Now that the Ramdev show has come to town,that is only one of the certainties that will be put to test.

Baba speak

On homosexuality: It’s a disease that is curable. It can be treated like any other congenital defect. Such tendencies can be treated by yoga. Homosexual relationships,if encouraged,would bring the population growth of a country to a halt.

On black money: Around Rs 400 lakh crore black money is stashed outside the country…When the black money is brought back,our economy will be so huge,our currency will be so strong that our one rupee will be equal to 50 dollars.

On Indo-US ties: US has been making a fool out of India. It is about time that we realise the real intentions of the US. The US is able to cow us down as it has money,which is the biggest power to influence any country.


Demand 1: Declare accounts of Indians in tax havens as national property,first through an Ordinance,and later an Act.

Every Indian citizen’s asset is anyway national asset and is accounted for in the national income or GDP. Tax havens are defined under international laws and can’t be infringed upon.

Demand 2: Declare stashing away black money in tax havens as a national crime. 883 people die every hour of malnutrition and hunger,whereas the corrupt carry out scams worth lakhs of crores.

Money,on which tax is not paid,is called black money. Not paying taxes is a crime and there are enough laws to take the person to task. What can prevent hunger and malnutrition are good policies and better targeting. Any amount of black money won’t help.

Demand 3: Remove high denomination currency notes to prevent formation of black money. Today,we have Rs 100 lakh crore of black money because Rs 1,000 and Rs 500 notes make it easier for corrupt people to transport,carry and store large sums of money. There is no use of these notes when over 80 crore people in our country live on a daily income of Rs 20.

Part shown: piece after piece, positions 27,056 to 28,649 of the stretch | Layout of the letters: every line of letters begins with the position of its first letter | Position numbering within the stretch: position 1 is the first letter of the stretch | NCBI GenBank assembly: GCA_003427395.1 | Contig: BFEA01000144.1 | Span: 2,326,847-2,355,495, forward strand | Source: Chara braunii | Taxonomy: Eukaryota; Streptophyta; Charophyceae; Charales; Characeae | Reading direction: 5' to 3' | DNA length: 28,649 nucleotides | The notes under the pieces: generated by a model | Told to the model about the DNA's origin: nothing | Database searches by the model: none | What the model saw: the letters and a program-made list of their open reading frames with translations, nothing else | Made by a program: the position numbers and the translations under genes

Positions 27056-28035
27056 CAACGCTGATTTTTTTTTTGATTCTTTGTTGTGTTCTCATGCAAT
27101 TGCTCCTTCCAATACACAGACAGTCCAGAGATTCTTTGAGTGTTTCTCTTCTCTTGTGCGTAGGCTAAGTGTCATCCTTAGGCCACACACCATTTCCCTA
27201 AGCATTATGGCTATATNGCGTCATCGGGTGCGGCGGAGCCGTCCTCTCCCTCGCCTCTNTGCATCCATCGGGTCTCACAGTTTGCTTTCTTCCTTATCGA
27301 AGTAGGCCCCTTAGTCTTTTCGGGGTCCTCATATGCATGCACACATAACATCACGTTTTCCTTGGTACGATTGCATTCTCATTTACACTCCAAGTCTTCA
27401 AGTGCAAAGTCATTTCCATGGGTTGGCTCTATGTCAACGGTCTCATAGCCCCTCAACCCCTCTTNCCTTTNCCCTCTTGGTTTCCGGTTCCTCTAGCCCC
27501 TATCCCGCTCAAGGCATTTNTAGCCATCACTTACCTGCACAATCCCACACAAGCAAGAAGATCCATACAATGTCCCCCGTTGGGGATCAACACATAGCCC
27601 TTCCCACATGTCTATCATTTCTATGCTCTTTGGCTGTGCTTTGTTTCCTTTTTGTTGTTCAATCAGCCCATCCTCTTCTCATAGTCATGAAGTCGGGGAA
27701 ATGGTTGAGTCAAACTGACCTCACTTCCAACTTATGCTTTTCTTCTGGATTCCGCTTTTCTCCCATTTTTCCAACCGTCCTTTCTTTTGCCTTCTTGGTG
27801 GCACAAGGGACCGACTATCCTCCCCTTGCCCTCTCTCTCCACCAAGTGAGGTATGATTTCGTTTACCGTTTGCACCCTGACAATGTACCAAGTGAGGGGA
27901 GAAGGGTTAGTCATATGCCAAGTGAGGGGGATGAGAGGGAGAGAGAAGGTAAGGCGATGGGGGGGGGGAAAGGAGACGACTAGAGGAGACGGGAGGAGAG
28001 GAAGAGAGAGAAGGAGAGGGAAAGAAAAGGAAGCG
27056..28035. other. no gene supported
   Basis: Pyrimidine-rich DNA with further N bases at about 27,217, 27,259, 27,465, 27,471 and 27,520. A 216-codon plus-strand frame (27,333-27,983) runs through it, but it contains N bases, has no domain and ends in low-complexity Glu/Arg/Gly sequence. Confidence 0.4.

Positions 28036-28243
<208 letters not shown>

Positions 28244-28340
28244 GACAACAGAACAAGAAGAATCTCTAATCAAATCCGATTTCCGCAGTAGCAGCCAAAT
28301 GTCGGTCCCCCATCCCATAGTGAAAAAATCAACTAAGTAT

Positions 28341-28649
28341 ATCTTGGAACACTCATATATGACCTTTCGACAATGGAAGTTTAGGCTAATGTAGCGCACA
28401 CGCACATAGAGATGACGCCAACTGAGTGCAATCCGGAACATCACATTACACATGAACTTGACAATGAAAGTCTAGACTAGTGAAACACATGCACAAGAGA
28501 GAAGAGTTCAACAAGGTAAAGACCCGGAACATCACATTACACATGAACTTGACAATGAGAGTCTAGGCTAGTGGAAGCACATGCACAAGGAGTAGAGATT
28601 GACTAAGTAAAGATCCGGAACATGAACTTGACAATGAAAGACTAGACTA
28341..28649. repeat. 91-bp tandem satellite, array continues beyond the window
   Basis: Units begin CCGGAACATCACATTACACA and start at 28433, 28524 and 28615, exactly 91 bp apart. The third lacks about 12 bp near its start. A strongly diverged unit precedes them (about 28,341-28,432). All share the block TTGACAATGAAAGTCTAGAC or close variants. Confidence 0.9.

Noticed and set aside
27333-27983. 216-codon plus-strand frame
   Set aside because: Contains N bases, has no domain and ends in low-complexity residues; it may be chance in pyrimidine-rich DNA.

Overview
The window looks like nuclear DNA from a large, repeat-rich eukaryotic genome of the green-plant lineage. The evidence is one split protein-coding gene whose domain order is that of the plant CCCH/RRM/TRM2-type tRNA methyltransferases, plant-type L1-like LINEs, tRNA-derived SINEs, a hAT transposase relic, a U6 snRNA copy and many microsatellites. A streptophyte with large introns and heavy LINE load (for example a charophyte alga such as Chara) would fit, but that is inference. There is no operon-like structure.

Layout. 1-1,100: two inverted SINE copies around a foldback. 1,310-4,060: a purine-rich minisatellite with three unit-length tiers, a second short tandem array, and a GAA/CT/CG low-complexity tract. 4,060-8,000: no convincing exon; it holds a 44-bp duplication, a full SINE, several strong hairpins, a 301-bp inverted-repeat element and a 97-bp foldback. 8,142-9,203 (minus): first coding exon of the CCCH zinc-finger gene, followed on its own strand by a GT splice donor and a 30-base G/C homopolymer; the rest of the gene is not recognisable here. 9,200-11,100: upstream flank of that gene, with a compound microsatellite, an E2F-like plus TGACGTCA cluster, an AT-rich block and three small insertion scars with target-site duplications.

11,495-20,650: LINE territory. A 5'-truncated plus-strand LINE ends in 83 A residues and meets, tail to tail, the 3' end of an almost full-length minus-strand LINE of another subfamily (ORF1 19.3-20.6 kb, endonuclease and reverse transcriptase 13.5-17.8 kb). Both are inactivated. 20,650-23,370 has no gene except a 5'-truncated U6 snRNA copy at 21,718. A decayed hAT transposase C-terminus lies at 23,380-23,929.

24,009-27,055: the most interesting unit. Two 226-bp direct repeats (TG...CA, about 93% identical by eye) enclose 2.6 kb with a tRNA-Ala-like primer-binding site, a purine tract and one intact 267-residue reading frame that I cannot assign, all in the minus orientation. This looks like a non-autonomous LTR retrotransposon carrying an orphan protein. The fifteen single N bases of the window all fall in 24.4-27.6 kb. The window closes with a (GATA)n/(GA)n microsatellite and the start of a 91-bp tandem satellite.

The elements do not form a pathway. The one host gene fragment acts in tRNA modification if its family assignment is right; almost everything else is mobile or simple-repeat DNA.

In 1978,the RBI did demonetise notes of Rs 1,000,Rs 5,000 and

Rs 10,000 denominations to curb black money. It was demonetised earlier too,in 1946,for the same reasons,only to be reintroduced in 1954. The RBI action did not help the cause of honesty. There is no credible study on the quantum of black money in India,but Ramdev believes it is Rs 100 lakh crore. Even the figure of 80 crore people living on less than Rs 20 a day (the Arjun Sengupta report) has been disputed.

Demand 4: Ban the Land Acquisition Act that we use to loot poor farmers.

If you go back to an economy,which produces only agri-related products and forget services and manufacturing,we will end up creating millions of low-paying jobs in agriculture.

Demand 5: Enactment of a strong Public Service Delivery Guarantee Act so that if any citizen is denied service by a government official within a stipulated time,the official concerned will have to pay a penalty.

This is simply repackaging the UPA government’s idea. The government has spoken of enacting a model Public Services Law that commits government officials to delivering social services. President Pratibha Patil had stated this in her first speech to the joint session of 15th Lok Sabha.

— P Vaidyanathan Iyer